ByJordan Plaut, writer at
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Jordan Plaut

Kylie Bunbury stars in FOX’s highly anticipated new drama as Ginny Baker, a young pitcher who becomes the first woman to play in the big leagues, facing the struggles and skepticism that accompany her feat. It is the first show of its kind to be officially sanctioned by Major League Baseball (Bunbury’s character plays for the San Diego Padres), adding an unprecedented element of authenticity.

Rounding out the cast is Zac Morris himself, Mark-Paul Gosselaar, Mo McRae, and Ali Larter as Amelia Slater, a PR rep who has almost as much interest in seeing Ginny succeed than Ginny herself. We had a chance to spitball with the cast at a recent PaleyFest event, getting a few insights into their thoughts on the groundbreaking new series.

Q: Why do you think audiences will be excited for this show at this time?

Bunbury: Definitely because it’s unique; it’s a story that’s never been told before. I also think that a woman in a man’s world is interesting. But the biggest thing is that it inspires and empowers and makes you feel good.

Gosselaar: I’ll accept that answer.

McRae: I agree!

Q: What are each of your characters’ motivations?

McRae: Oh, that’s a good question.

Bunbury: I think her (Ginny’s) motivations are her dreams – is that an answer? Is that a good one?

Gosselaar: Sure, it works.

Bunbury: Yes [laughing] – her dreams!

McRae: I agree. No, no [laughing] I’d say for Blip, he’s motivated and driven by his family. He wants to be great at what he does and create a legacy.

Gosselaar: Motivation for Mike Lawson I think is winning and making sure he gets a ring of some sort [laughing], whether that’s from a relationship or winning a World Series.

Q: How are each of you most like or unlike your character?

Bunbury: Well, for me I always approach a character like it’s me and I’m just turning up certain things about myself and turning down others. But I would definitely say the confidence and drive of Ginny is something that I really relate to.

McRae: Blip is a really interesting character; I feel very similar in the way that he’s a passionate guy and very caring. But he can also be very intense, and really cool and I think he evades a lot of the expected clichés for his title. He’s a centerfielder – a professional athlete – so you expect him to be one way but I feel like he’s got a lot of layers. I feel like people always find me to be different than what they might expect; I defy expectations.

Bunbury: That’s such a good answer, McRae.

Gosselaar: Yeah, we’ll just use your answer and insert my name. No, but the only thing I can think of that separates Mike Lawson from Gosselaar is a beard and a couple pounds [laughing]. For the McRaest part, if I were to be a major league player this is how I would conduct business. I think Mike and I sort of have the same ethics when it’s relatable to work. You know, work hard and play hard.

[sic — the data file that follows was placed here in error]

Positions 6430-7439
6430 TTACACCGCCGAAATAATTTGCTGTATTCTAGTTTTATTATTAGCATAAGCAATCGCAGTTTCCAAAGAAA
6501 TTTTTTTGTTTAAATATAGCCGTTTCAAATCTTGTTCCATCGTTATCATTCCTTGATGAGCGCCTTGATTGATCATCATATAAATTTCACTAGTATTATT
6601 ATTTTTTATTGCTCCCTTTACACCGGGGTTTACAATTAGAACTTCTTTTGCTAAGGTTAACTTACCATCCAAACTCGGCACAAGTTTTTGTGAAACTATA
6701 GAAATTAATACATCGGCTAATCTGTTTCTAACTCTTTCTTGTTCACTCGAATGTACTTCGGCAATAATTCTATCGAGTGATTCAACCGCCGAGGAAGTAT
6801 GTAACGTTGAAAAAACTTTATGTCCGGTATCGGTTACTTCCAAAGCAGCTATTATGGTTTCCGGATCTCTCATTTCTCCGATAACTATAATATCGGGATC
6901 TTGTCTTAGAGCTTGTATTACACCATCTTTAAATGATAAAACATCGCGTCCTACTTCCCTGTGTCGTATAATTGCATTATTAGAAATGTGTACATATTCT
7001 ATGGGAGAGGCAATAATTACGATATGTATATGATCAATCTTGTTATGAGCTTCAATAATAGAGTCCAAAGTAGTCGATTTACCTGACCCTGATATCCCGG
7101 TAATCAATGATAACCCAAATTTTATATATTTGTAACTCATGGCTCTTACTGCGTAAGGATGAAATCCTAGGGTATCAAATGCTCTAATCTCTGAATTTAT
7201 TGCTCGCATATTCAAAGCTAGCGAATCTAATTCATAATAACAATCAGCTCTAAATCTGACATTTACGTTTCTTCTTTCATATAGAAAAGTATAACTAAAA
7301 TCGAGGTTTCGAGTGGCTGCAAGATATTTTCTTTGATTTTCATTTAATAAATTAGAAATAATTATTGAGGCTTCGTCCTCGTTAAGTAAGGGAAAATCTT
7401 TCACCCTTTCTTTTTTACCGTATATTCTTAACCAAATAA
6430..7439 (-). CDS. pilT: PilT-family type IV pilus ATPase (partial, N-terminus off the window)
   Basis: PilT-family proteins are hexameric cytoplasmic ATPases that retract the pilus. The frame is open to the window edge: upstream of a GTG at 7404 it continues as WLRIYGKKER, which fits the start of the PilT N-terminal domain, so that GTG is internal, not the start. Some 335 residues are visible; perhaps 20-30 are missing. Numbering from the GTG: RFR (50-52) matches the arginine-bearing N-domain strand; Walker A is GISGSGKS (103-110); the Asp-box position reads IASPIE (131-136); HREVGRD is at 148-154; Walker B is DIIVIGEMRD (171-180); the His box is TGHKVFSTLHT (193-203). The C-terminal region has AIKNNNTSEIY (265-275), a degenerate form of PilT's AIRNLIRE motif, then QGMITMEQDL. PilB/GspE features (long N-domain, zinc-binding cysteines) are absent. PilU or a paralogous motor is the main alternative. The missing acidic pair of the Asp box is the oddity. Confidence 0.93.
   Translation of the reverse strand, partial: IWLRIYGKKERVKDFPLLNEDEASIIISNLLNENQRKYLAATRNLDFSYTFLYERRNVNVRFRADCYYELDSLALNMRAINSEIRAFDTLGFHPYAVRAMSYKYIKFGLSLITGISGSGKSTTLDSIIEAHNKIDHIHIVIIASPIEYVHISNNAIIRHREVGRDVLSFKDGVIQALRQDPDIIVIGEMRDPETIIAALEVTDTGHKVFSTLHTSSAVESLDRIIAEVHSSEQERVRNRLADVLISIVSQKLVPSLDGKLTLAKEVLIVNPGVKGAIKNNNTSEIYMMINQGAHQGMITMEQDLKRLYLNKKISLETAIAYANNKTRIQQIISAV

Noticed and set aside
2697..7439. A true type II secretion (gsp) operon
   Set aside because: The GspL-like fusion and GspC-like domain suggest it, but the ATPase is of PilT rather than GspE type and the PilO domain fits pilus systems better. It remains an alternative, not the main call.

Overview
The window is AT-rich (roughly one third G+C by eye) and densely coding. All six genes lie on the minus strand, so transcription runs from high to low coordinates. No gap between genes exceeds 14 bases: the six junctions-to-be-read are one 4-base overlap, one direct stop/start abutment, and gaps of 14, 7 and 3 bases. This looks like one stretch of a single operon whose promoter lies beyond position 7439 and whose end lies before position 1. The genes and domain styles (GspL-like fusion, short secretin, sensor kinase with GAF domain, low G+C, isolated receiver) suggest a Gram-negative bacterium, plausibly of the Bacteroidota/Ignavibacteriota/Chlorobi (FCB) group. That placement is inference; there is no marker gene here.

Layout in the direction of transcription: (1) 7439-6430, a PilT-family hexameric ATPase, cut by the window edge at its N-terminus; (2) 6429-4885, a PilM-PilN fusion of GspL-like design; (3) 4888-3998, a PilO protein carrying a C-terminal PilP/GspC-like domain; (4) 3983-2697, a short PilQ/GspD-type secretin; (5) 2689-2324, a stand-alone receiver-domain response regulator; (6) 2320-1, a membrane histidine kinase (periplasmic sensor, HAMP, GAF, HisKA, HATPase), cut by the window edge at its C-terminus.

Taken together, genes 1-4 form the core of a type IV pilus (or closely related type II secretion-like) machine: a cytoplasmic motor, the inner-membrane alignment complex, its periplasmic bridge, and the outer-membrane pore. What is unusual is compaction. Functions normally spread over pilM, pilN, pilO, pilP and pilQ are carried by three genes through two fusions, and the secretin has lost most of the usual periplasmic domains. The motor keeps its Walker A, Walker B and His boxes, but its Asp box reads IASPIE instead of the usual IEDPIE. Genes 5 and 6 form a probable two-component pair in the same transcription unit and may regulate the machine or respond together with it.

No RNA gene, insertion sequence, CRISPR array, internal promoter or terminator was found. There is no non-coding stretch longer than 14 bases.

Bunbury: You are really playful and sarcastic, and so is Mike.

Q: Is there one moment from shooting (without giving away too much) that stood out in terms of bonding or clicking with one another?

Bunbury: Right now, even though we don’t seem like we are [laughing].

Gosselaar: I think the times that we’ve really connected are when we’re on location.

Bunbury: Yep!

Gosselaar: We go to Petco Park and film there, or Dodger Stadium, and it’s just us. We have to unfortunately leave our family and friends behind and we just concentrate on the baseball of it all and the show –

Bunbury: – and really become a team.

Gosselaar: Right, we become a real team. All the guys, infield and outfield, that you see on television – that’s our team. I think that’s when the bonding really happens. It’s a cool thing to be part of a team.

Bunbury: San Diego is where it’s at. When we went back there, it was great.

McRae: To echo that – it’s like, ‘where are we eating dinner tonight?’

Bunbury: Yes, exactly [laughing]. Where are we going?

McRae: It’s not, ‘are you,’ it’s a given. We need each other; we’re one organism.

Q: Last thing – describe the show in one word.

Bunbury: Best.

All: [laughing]

McRae: You want a do-over?

Bunbury: Best Show [laughing].

McRae: That’s two words! It’s alright, it’s outside the box.

Gosselaar: Mo, you go first. I was going to say Timely but there’s a better word for it.

Bunbury: No, that’s good!

McRae: I’m going to go with Compelling.

Gosselaar: What are you, a critic?

Bunbury: What about Riveting?

McRae: That was my first one.

Bunbury: I still like Timely, that’s perfect. I love it.

McRae: Yeah, that’s a strong one.

Gosselaar: You won’t see it in anything that comes up for our show. They won’t say it.

McRae: Well he didn’t ask, ‘what’s one word critics don’t say?’ [laughing].

Gosselaar: I’m saying that! I made that rule.

McRae: Alright, let’s go again.

All: [laughing]

Gosselaar: And, we’re out of time – the non-critic words will have to wait.

“Pitch” premieres Thursday, 9/22 at 9pm on FOX, and will stream next-day on Hulu.


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